So even though we’ve had to keep it a secret since May (until the magazine came out), please enjoy a few of the (hundreds of) pictures from Kristoffer’s days with Drew.  And, remember, if you haven’t made a donation yet but would like to help alleviate hunger in the Horn of Africa, it is not too late to visit here.


Tuesday, August 16, 2011

August 16, 2011 - Latest

After last week's drama, I am so behind on all sorts of things that I would like to be caught up on: bills, paperwork, baby books, activity planning for mornings with Grace, blogs, emails, etc.  One of these days - hopefully before Grace is a teenager - I will get caught up.  But for now just a few of my latest notes/thoughts:
  • Noah got his first tooth on Sunday August 14th!  It seems there are more on their way because the last two nights he has been awake screaming for hours :(  I keep reminding myself not to forget how cute his baby face is without teeth, because I know once that little tooth becomes visible he will start to change into a little boy! (tear...yes...doesn't take much to get me weepy these days.)
  • At the doctor's office this morning, where both children received clean bills of health following their illnesses, we learned that Grace weighs 11 kg on the dot (that is 24.2 lbs) and is now above 5th percentile for her weight.  Again, I fought back tears, which the doctor could obviously see when he wrote me and Kristoffer a prescription for a bottle of champagne.  Of course it is Grace's victory, but I feel that we have fought hard to help her gain every gram so I am very proud of all of us and hope her success continues.  (I'm also praying that we have no repeat of the same weight issues with Noah!)
  • My mother-in-law is in New York City with her best friend, staying with our dear Bibi Jean and hopefully not being washed away by all the rain.  I am jealous of her for having two weeks in the city I love so much.  I hope she has an amazing time! 
  • We are a few weeks away from having a new niece or nephew.  Baby Phelps will be here no later than September 1st and we are really excited for his or her arrival.  While I know Christine and Kevin are in for the exhaustion that comes with a new baby, I envy them the newness of it all and the special time in a family when there is just one little baby in the house.  Their whole world is about to change.
  • Speaking of being exhausted:  I am!

Monday, August 15, 2011

August 15, 2011 - And Then...

Two Fridays ago, August 5th, our family departed for a weekend safari to the Masai Mara.  The plan was simple: drive to our camp at the Mara, meet up with our friends The Burt Family,  go on some game drives to see the Great Migration, leave the kids at camp with Rose for a hot air balloon ride (a present for my 30th and 31st birthdays) on Saturday morning, have a great time, come home on Sunday.  Nice plan, right?  Unfortunately...that is not at all how the weekend went, or the entire week that followed as a matter of fact.  Here's a summary of what happened:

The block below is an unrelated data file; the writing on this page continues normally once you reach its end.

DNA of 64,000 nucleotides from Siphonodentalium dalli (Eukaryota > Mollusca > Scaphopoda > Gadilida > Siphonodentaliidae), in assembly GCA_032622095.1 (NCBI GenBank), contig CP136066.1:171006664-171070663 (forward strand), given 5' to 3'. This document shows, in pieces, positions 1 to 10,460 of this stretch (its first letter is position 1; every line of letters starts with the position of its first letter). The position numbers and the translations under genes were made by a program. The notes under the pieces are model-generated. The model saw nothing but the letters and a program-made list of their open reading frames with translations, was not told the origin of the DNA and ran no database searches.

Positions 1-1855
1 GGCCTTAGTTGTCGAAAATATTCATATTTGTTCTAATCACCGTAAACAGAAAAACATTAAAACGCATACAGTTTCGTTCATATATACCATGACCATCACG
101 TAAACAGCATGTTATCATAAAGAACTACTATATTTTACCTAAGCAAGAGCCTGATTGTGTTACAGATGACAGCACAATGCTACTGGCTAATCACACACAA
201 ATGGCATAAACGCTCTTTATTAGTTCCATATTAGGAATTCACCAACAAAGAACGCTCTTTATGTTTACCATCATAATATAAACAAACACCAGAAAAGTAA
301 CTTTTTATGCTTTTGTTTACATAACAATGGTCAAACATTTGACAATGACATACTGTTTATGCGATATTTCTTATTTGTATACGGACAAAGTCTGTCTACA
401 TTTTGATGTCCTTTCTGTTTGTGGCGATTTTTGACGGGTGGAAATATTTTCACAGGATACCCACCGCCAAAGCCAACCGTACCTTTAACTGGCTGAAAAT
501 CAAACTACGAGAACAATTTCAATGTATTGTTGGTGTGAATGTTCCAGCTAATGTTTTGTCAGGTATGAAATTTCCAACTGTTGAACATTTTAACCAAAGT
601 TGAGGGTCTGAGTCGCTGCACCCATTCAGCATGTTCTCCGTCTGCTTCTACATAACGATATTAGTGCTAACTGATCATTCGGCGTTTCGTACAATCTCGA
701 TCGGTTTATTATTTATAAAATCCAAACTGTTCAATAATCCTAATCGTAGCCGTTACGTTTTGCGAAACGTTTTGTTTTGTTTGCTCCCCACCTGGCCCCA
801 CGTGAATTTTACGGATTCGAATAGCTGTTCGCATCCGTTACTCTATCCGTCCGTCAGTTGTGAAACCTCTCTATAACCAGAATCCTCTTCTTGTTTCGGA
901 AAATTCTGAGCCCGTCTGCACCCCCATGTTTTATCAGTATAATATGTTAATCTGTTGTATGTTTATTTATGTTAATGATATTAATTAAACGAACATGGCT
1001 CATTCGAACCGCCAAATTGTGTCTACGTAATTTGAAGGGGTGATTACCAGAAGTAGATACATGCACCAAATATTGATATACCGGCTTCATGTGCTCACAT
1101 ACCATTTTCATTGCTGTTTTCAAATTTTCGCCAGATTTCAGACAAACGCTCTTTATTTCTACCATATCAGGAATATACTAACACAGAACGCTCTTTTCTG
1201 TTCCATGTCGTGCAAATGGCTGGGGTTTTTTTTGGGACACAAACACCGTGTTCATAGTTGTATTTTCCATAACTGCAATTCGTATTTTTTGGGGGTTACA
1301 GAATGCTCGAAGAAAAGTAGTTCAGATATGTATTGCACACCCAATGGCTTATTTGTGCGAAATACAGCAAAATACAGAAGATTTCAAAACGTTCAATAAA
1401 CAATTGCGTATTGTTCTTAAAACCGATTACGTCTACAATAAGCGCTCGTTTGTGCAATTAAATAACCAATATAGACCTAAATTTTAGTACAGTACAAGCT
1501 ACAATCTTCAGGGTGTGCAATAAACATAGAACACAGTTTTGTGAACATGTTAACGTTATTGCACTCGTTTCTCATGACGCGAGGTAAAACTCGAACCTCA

Halfway through our drive to the Mara, Noah began to be sick.  Fever, vomiting.  We thought it might be car sickness, but he continued to get worse.


Early Saturday morning - when it was still pitch black out! - Kristoffer and I attempted to go on our hot air balloon ride.  We had a one hour drive to get to the balloon site - saw two black rhinos at least! - and watched as they tried to get the balloon up in the air.  It was way too windy in that particular spot, though, and our balloon ride was cancelled because it was unsafe to take off.  I was so disappointed that I cried.


We had a good game drive to get back to camp after the balloon disappointment, but right after we ate breakfast we packed up to drive back to Nairobi (less than 24 hours after our arrival).  I had talked to Dr. Nesbitt and he was worried about Noah's fever.


The short cut we were told to take to drive home faster ended up taking about one hour longer than the way we had originally come.


The car's engine overheated and stalled us for another hour as Kristoffer put about 15 liters of water in it (there was no coolant! this was a Landcruiser we had rented for safari).


Noah developed a rash all over his entire body.  Continued to have a high fever.  Continued vomiting.  Longest car ride ever.


We finally got back to Nairobi - about 6 hours later - and Noah was instantly admitted to the Gertrude's Children Hospital, where he had also been admitted as a newborn with a virus as well.  He was given IV fluids and his blood tests showed a very high white blood cell count (double, actually) so he was started on IV antibiotics.  Rash got worse.  It was believed to be a virus in addition to the bacterial infection.


On Sunday, Grace was miserable.  We thought she was just unhappy with me and Noah being in the hospital and all of the attention he was getting, but she turned out to have a high fever as well and "the rash" slowly developed all over her body as well.  They couldn't treat her in the ward where Noah was admitted because she wasn't also admitted, so she ended up going through the emergency room.  Once her fever came down she was better but in addition to the fever/rash virus, she was also diagnosed with a urinary tract infection and was also put on antibiotics.


Every time Kristoffer went to start our car, the battery was dead so he kept having to get a jump. Also, I started to have pain in my right knee whenever I bent it.


Finally, after a great night on Monday when his fever finally broke (48 hours on the dot after starting IV fluids and antibiotics), Noah was discharged and we were home after lunch on Tuesday.  Grace was also feeling much better by this time.


I started to feel unwell.  Had a terrible headache, increasing pain in my right knee, new pain to move my neck, and general discomfort.


Around midnight I became really nervous about my neck pain (thinking: meningitis! no!) and inability to tolerate any light.  I've had migraines before and this was just as bad as or worse than they were.  Kristoffer took me to the emergency room, with both kids in the car, and drove to pick up Rose at her home so that she could stay with the kids and he could go back to me in the emergency room.